Performing with a Purpose: Community Engagement that Endures

Co-presentation with Dr. Lauren Hunt

International Horn Symposium, Ghent, Belgium, July 2019

Northeast Horn Workshop, Hofstra University, February 2019

James Madison University, January 2019

In this presentation, we talk about creating diverse, interesting, forward-thinking, and inclusive musical experiences, and also how to take advantage of the unique opportunities that technology affords us. Our talk is especially relevant for those of us who were educated for 20th century careers, but by the time we graduated and began our own careers in the 21st century the world had shifted greatly. The two of us are both conservatory-trained horn players who teach at universities and perform with various orchestras. But we are also arts entrepreneurs and teaching artists with diverse careers who have worked with community engagement programs, performed and designed interactive concerts, and started ensembles from the ground up. As there are fewer orchestral positions available, due to longer careers, budgetary cuts, cultural apathy, and a larger pool of eligible players, music students have collectively found themselves in the strange situation of being unprepared for our careers outside of a narrow lens. Our goal for this presentation is for everyone to leave with new ideas for cultivating a purposeful, fulfilling, impactful career through lasting relationships with other musicians and their community.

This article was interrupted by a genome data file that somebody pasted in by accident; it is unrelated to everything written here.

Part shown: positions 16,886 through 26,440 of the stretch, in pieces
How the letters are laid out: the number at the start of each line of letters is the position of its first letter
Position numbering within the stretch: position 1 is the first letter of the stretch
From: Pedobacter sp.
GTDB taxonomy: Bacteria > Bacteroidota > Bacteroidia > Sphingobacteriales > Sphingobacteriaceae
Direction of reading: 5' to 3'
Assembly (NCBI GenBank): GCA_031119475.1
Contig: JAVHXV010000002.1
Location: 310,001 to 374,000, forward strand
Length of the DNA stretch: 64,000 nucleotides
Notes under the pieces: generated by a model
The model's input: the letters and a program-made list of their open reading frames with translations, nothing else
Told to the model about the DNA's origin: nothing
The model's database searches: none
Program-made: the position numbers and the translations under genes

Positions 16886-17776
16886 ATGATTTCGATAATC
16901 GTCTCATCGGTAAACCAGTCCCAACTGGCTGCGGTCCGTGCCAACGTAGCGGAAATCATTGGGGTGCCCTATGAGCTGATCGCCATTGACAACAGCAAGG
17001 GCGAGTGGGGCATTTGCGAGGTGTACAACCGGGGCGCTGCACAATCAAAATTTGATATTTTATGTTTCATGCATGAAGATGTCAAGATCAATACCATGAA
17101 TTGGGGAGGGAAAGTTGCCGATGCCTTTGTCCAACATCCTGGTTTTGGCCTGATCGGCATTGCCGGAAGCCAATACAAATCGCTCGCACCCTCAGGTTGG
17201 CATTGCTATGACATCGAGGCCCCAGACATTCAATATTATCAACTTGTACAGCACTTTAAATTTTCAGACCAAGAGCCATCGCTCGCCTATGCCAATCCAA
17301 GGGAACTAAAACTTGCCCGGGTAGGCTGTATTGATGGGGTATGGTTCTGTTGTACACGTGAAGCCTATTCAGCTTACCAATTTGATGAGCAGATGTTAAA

Julius Watkins and Willie Ruff: Black Horn Players and Pioneers in Jazz

Lecture at the Southeast Horn Workshop, James Madison University, March 2017

Julius Watkins and Willie Ruff were/are two of the most under-appreciated musicians in their respective times. Both were/are phenomenal musicians who performed in the genres allowed to them based on their race. This lecture focuses on Julius Watkins, but briefly addresses Willie Ruff's significant contribution to the jazz horn world, and his influence on several generations of horn players. Jazz was the primary path available to African American musicians in the 1950s, 60s, and 70s and bebop was the right style of jazz for someone looking for solo opportunities. The fact that bebop’s speed and dense texture present a special challenge for the horn with its soft timbre, rotary valves, and close partials, only underscores Watkins’ great skill. In comparing his “Friday the 13th” solo to Dennis Brain’s Mozart K. 495 cadenza it is easy to see that Watkins was a horn player on par with the world’s most talented hornists of his age.